News24

SA's best and worst in a day

2011-11-18 22:00

Comment: Rob Houwing, Sport24 chief writer

Cape Town – Warts and all from both sets of combatants, what a weird, yet undoubtedly captivating little Test series this is turning out to be.

One-nil to the good and presumably desperate - I say presumably because sometimes it has not looked like it – to get at least a convincing, no-loss outcome from of the final encounter at the Wanderers to win their first home series against Australia in the post-isolation era, the Proteas flirted very dangerously with possible disaster in the first session of day two on Friday.

Their plans for an early shut-out of the tourists already in some state of dishevelment after only totalling 266 in their first innings a day earlier, Graeme Smith’s side were pounded to all corners of the Bullring as the Aussies’ reply began in imperious fashion from Phillip Hughes and Shane Watson.

The opening batsmen, both too often given the liberty they crave to free their arms and give the ball an old-fashioned welly, went along at a rollicking lick as the pre-lunch play was overwhelmingly dominated by the Baggy Greens.

The sum of 169 runs from 33 overs, in a session stretched by almost half an hour due to weather disruption on Thursday, at 5.12 runs per over is about as tasty a feast as you could wish for if you were Australian – and you could almost say the blank wickets column was “minus one” considering that along the way South Africa also declined a review against Hughes when he was proved out on 38, exactly 50 runs shy of his eventual contribution.

Veteran SA-watchers could have been tempted to wonder whether that session might have been the country’s least productive ever in the field in Tests ... until they chewed on prior periods of awful fruitlessness, as would have happened often, for instance, during the marathon Jayawardene-Sangakkara third-wicket alliance of 624 for Sri Lanka against the Proteas at Colombo in 2006.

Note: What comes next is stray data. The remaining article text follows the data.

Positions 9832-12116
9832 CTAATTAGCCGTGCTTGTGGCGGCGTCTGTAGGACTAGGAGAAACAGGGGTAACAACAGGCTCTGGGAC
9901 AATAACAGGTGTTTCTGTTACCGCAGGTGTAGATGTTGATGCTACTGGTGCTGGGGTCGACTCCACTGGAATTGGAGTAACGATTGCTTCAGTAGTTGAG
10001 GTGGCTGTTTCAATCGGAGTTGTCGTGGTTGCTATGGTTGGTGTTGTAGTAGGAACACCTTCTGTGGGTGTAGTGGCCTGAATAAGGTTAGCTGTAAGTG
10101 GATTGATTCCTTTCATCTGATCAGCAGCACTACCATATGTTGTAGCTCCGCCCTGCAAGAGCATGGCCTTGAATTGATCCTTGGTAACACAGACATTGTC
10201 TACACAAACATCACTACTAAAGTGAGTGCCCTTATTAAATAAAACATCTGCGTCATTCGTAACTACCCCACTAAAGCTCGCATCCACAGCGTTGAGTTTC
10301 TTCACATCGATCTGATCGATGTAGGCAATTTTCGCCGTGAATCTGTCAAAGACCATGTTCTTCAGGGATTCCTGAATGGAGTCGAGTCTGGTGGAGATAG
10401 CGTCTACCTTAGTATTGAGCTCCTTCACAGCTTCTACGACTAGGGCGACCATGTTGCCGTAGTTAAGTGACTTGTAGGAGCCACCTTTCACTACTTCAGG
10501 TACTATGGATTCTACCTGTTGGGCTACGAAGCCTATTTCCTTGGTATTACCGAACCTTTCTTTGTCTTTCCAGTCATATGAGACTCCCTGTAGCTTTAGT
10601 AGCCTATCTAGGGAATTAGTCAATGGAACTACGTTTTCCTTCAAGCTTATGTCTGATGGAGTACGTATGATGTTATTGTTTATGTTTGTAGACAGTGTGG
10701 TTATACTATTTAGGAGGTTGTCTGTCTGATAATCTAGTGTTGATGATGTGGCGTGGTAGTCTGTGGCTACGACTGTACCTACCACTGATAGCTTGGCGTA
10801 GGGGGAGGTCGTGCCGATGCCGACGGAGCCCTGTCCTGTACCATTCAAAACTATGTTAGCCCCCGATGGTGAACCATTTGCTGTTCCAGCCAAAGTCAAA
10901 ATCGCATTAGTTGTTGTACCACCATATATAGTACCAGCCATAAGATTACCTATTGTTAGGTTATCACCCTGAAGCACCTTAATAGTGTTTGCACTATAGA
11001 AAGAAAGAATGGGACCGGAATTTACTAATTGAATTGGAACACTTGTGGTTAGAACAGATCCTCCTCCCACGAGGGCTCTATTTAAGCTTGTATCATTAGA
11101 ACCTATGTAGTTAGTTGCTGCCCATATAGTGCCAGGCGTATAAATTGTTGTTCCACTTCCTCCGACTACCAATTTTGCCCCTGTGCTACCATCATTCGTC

Instead, in this instance South Africa were decisively not flogged into submission!

In events totally in keeping with the schizophrenic nature of the series thus far, the hosts found some quite remarkable recovery mojo, starting gently by getting their basic bowling disciplines infinitely tighter and beginning to reel in the hitherto damaging run rate.

Depriving both Watson and Hughes of centuries was also a positive development, after they had seemed set so fair for them -- and what happened next was almost the stuff of fairytale as the Aussie innings gradually deflated like a beach ball snared and punctured on a barbed wire fence.

Confirming the periodic fragility that has afflicted both sides in the series, the tourists basically buckled from 174 without loss to 296 all out – yes, that’s 10 for 122 -- and a pretty negligible first-knock lead of 30 that they will know ought to have been six or seven times that tally or more.

The situation really amounted to even-stevens, as most educated Test-lovers will know, bearing in mind that it is the Aussies who must bat last on a pitch likely to deteriorate to a fairly meaningful extent if it remains subjected to good doses of hot Highveld sunshine.

It must be said that everyone in the South African attack got his game together to a seriously praiseworthy degree after lunch, mostly backed by good sharpness among the fielders and wicketkeeper, although the wicket-grabbing damage ended up mostly inflicted by Dale Steyn and, in a welcome development, Imran Tahir.

Steyn is an amazing athlete: the main strike bowler was not at his best, and notably down on gas initially, but he seldom stays out of a game for long and almost before you could say “bang” he was back in business, those chainsaw-imitating celebrations reminding us all that his lustre had returned.

He would have had yet another five-for but for a “dolly” catching blooper by substitute fielder Dale Deeb, but it did facilitate an extra scalp (his third) not long afterwards for leg-spinner Tahir, who effectively announced himself as a factor for the Proteas in this format of the game.

The popular, Pakistan-born journeyman played a major role in knocking over the Australian tail, which is always one of the known key values of his art, and his classic wrong ‘un to bamboozle and bowl Peter Siddle is worth replaying over and over again.